Management of Metastatic Prostate Cancer
Management of Metastatic Prostate Cancer

Survival Advantage with Frontline Docetaxel in Combination With Hormone Deprivation Therapy in Hormone Sensitive Prostate Cancer

The traditional algorithm of management for metastatic prostate cancer involves androgen deprivation therapy (ADT) as first-line treatment with reservation of chemotherapy for second-line setting after disease progression. However, A phase III study led by the National Cancer Institute and recently presented at the American Society of Clinical Oncology (ASCO) 2014 annual meeting demonstrated therapeutic benefit of adding docetaxel to ADT in the frontline setting.

A total of 790 men with newly diagnosed metastatic prostate cancer were randomized in a 1:1 fashion to ADT alone (N=393) or docetaxel (75 mg/m2 every 3 weeks for maximum 6 cycles) in combination with ADT (N=397). Chemotherapy was initiated within 4 months of androgen deprivation therapy. Median age was 63 years, ECOG performance status was 0 or 1 in 98% of patients, 24% of patients had received prior radiation therapy, and 24% had undergone prostatectomy.  Majority of patients had high-volume disease (64% in ADT alone arm and 67% in combination arm). At a median follow-up of 29 months, with 137 deaths in ADT alone arm vs 104 deaths in combination arm, an improvement of 13 months in overall survival (OS) was seen with addition of docetaxel (median OS of 44 months in ADT alone arm and 57.6 months in combination arm).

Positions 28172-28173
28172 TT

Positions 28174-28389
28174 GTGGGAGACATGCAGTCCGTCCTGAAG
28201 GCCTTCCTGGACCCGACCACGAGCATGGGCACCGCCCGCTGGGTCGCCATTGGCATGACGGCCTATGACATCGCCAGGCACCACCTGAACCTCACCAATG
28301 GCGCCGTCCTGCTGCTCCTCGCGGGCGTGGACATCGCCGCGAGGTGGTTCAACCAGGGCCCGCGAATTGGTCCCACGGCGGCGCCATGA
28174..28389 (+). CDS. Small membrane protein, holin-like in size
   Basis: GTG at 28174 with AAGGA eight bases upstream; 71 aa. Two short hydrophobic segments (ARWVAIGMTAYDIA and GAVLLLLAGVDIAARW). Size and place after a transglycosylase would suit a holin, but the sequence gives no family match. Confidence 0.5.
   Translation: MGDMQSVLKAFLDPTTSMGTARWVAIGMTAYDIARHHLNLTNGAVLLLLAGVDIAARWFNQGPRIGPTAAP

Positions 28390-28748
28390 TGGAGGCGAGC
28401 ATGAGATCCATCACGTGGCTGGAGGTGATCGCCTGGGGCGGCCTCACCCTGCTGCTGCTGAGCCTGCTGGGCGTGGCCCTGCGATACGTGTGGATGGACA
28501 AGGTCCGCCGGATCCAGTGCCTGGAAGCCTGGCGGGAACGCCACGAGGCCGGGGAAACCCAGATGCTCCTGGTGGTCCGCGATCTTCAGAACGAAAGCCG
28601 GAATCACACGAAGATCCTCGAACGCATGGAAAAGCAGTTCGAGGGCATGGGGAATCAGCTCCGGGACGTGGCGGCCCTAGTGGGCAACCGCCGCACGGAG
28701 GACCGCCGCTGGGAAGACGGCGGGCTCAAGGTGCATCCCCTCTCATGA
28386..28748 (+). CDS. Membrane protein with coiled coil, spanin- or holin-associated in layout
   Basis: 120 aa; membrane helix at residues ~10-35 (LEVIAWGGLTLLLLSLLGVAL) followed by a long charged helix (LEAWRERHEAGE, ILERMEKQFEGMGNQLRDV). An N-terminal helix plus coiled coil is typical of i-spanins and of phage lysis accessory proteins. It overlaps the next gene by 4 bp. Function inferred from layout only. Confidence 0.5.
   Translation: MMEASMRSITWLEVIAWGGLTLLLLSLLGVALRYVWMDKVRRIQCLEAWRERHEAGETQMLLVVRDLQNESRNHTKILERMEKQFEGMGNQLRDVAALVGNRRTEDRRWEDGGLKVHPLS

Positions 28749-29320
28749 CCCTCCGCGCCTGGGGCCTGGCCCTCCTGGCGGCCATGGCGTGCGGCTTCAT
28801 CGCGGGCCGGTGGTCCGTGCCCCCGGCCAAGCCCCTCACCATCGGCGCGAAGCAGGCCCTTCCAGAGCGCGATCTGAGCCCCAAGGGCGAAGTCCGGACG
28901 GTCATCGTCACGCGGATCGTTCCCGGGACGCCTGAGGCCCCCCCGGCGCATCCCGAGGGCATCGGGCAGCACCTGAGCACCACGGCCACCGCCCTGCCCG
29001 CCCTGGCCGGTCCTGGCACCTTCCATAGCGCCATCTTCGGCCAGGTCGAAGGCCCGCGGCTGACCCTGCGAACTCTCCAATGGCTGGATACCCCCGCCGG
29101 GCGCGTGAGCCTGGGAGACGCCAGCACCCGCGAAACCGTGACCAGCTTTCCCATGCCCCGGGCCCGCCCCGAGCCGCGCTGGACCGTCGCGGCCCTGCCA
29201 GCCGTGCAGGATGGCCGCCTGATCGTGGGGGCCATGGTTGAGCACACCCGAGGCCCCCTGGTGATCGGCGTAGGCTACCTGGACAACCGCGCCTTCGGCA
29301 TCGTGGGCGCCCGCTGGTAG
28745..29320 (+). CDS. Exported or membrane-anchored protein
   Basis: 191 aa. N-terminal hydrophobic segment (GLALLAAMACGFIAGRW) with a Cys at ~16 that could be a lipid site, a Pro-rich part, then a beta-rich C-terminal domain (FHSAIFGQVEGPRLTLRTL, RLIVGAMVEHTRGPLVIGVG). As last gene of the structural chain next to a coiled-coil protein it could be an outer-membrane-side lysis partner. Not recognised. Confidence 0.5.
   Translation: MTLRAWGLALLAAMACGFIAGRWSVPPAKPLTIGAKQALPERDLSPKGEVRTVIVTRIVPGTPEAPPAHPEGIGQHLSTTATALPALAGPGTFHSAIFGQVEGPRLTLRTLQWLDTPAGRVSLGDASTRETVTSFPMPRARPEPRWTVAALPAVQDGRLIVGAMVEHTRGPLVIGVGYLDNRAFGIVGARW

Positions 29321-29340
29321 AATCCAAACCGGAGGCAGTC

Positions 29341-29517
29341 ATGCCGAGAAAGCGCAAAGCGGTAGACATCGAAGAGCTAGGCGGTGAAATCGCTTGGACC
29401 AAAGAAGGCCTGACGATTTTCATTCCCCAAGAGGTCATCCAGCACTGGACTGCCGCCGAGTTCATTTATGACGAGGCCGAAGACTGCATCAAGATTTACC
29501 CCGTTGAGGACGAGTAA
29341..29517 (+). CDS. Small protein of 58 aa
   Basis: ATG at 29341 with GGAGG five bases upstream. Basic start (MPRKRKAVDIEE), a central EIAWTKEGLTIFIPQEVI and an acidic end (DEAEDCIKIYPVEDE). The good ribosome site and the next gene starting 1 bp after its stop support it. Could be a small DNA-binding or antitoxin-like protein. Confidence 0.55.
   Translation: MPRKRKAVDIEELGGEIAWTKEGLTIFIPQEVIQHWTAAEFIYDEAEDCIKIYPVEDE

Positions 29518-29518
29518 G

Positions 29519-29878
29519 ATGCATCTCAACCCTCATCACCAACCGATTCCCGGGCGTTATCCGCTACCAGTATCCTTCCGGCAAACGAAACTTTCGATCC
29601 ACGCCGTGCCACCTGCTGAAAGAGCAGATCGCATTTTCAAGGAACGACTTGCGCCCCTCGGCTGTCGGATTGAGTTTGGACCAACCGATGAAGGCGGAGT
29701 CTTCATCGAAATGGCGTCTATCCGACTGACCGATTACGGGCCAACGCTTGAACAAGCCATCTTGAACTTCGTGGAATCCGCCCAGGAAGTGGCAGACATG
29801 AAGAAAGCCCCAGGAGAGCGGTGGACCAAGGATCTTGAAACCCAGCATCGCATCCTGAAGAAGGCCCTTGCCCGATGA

The magnitude of impact on median OS was considerably higher in the subset of 520 patients with high-volume disease (32.2 months in ADT alone vs 49.2 months in combination). Additional parameters such as delay in disease progression assessed by PSA suppression (PSA < 0.2 ng/mL at one year: 11.7% vs 22.7% in favor of combination arm), appearance of new metastases or symptoms (19.8 months vs 32.7 months in favor of combination arm) also supported utilization of combination therapy. Toxicity assessment revealed neutropenic fever in 6% and grade 3 neuropathy with sensory and motor dysfunction in 1% each in the combination arm, as well as one treatment-related death in combination arm. The authors concluded that combination chemotherapy is more effective, but is associated with an adverse effect profile warranting careful selection of patients, especially favoring patients with high burden of disease (skeletal and or visceral). Data for patients with low burden of disease are not conclusive and require longer follow-up.

Multiple ongoing studies at Roswell Park Cancer Institute are evaluating additional novel approaches for management of prostate cancer. Click here to view all available clinic studies.